Early in my own religious evolution I was swayed toward Orthodoxy by their a critique of Reform Judaism. It seemed artificial to separate ritual from moral law. In my experience keeping Shabbat itself made me a moral human being. How could one be judged separately? While I understood that people might not see any relevance in Jewish law in general, the line between these two areas of law seemed arbitrary. One would not need to make-believe that it was Judaism. There was no shame in being moral secular humanist. A Halachic mind sees ritual life as an integrated context for moral living. This approach cultivated people to respond to the world systematically and habituated its adherents to behave justly. In retrospect I can see over time my own views grew in nuance. In general and now with all of the horrible religious coercion going on in Israel more than ever I would not make that claim for Orthodox Jews, but I still would make the claim for those committed to living according to Halacha ( And yes for those following at home they are not the same).
As time went on and I spent more time in yeshivah, I was overcome by the what I found there. How many times did we skip through an aggadic section in the Gemara in pursuit of the Halachic section? The same people who lodged the above mentioned critique perpetrated the same division in their own lives. Just like the Reformers, the Roshei Yeshiva (and most of Chazal) had trouble realizing that within learning these aggadot we are creating meaningful context for the law. Without these laws we lose boundaries; without the stories we lose direction.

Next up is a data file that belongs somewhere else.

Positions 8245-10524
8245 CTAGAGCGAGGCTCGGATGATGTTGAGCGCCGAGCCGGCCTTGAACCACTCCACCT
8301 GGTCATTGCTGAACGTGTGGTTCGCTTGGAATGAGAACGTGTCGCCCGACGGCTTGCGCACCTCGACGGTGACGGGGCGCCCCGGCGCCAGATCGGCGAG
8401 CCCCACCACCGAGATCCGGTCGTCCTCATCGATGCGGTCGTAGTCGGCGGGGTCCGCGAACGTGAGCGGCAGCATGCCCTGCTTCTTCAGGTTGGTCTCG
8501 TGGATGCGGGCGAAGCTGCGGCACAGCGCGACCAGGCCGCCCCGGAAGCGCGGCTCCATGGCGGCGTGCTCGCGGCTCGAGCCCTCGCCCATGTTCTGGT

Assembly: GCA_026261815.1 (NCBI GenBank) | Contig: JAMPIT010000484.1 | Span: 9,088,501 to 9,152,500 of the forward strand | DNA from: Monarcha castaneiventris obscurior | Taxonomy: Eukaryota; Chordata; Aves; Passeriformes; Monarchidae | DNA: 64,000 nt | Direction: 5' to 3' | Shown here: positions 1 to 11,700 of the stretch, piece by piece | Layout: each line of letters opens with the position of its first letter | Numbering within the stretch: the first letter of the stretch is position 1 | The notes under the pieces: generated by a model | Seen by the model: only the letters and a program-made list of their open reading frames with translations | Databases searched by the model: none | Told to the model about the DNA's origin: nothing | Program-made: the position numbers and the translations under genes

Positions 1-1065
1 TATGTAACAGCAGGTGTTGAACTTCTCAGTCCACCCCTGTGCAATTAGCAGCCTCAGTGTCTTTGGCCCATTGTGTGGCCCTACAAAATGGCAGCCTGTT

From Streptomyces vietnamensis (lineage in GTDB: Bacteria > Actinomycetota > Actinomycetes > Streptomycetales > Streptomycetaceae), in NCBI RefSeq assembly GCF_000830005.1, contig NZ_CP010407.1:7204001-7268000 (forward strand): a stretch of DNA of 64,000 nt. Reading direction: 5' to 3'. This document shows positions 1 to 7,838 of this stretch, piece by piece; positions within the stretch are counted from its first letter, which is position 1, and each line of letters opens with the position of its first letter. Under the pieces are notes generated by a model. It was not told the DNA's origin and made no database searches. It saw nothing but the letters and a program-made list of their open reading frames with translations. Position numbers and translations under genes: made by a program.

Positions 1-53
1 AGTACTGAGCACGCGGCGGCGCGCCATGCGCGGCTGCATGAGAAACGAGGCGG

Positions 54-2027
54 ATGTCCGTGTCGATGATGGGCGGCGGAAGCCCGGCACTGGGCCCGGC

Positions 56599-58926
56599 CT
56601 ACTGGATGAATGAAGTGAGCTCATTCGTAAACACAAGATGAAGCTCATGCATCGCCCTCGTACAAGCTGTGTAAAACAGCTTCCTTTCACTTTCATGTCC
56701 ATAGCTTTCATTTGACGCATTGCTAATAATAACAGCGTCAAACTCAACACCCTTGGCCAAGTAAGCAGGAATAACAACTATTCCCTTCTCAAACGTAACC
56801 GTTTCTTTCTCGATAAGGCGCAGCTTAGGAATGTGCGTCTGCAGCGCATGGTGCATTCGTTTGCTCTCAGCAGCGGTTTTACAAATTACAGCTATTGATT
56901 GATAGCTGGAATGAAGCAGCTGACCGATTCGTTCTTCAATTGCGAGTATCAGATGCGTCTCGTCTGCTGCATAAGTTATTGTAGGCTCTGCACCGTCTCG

At the start of Genesis Rashi asks why the story of the Bible starts with the creation of the world. Why not start with the first Law given to the Jewish people? So too, one might ask the question by the start of Exodus. Why not start the book of Exodus off with Parshat Bo, when we read “Hachodesh hazeh lachem rosh chadashim – this month is to you the head (first) of the months.”(Exodus 12:1) It is clear that in the case of the entire book of Genesis and the start of Exodus, we need a context for the law. Or in the terms set out by Robert Cover, we cannot have the nomos removed from the narrative.
Laws helps us enforce certain behavior, but laws are not inherently meaningful. It seems obvious when we say it, we need stories to make sense of our lives. Stories are not childish or for entertainment. Rituals are themselves an enactment of stories over time. In this way stories are the pillars of our society. That being true, it is troubling to realize how difficult it is for us all regardless of religious affiliation to realize this truism. If we forget our law or our lore we will not endure in making our collective contribution to the world.